There’s plenty of reasons to smile in winter –  getting out into the snow, lighting a warm fire and warming up your home, cosy evenings with friends and family.

However, if you’ve got sensitive teeth, you won’t be smiling about the pain once the temperatures drop.

Yes, your teeth are strong and hard but that doesn’t make them immune to the effects of extreme temperatures. Weather sensitivity can occur regardless of how well you care for your teeth, but you’re at greater risk if you don’t practice good oral hygiene and live in an area that has extreme temperature swings.

Why do my teeth hurt when it’s cold?

When tooth enamel wears down or the gums recede, it exposes a layer of your teeth that is very sensitive to temperature changes. If something too hot or too cold touches this part of your mouth, you’ll feel some pain.

During winter, your teeth contract and expand in response to intense cold weather. This can lead to cracks in your teeth and cause the same type of pain that you experience when you bite into ice cream.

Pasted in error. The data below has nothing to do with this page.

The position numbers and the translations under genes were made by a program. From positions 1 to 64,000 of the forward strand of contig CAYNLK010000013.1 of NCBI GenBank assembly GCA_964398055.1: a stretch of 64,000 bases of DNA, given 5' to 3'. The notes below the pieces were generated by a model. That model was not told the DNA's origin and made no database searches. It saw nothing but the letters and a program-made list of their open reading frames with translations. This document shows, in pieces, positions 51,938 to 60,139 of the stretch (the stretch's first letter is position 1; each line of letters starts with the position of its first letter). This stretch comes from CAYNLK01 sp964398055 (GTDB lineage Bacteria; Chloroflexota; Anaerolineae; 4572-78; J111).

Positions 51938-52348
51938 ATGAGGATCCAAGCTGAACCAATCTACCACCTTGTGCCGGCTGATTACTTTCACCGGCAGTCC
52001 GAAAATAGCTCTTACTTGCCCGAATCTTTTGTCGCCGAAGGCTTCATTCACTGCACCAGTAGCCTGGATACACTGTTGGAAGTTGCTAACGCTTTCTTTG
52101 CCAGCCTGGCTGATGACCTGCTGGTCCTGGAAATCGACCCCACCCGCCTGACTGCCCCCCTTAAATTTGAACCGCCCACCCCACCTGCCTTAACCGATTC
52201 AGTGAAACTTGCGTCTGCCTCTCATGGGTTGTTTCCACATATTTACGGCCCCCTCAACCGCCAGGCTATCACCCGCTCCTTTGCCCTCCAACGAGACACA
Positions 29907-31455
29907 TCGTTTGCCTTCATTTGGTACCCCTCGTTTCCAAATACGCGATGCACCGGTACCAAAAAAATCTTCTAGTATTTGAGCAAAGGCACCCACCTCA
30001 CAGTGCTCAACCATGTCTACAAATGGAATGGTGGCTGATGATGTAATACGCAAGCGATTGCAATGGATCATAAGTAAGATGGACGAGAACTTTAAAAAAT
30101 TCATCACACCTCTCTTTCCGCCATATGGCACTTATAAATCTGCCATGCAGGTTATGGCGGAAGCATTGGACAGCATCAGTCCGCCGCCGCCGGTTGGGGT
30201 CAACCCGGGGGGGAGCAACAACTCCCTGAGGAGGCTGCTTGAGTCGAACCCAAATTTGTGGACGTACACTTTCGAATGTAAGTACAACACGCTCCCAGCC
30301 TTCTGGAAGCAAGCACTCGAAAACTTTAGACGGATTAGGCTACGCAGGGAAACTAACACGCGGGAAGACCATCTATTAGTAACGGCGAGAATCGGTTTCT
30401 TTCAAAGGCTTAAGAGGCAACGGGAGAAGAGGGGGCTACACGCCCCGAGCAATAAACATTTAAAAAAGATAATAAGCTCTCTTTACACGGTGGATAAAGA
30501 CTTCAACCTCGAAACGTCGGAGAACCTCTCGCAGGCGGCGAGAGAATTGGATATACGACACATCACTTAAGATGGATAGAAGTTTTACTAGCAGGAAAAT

The cracks can expose the vulnerable microscopic tubes beneath your enamel. This is the same tooth pain you feel because of cavities, gum disease, and other bad oral habits.

This layer below the enamel is called dentin. It’s the ‘core’ of your teeth, with the enamel covering the top of this layer and the gums covering the bottom portion.  The dentin is covered in nerve fibers. Therefore, any problems with your enamel or gums, such as periodontal disease, could leave you vulnerable to cold weather pain.

To minimize sensitivity, you should learn about the common causes for sensitive teeth and what you should do when you notice pain because of the cold weather.

Common causes of dentin exposure include: Periodontal disease, clenching and grinding, tooth decay, acidic beverages, other lifestyle habits including smoking and unsatisfactory oral hygiene habits.

If you are feeling pain in your teeth, you should always consult your dentist.

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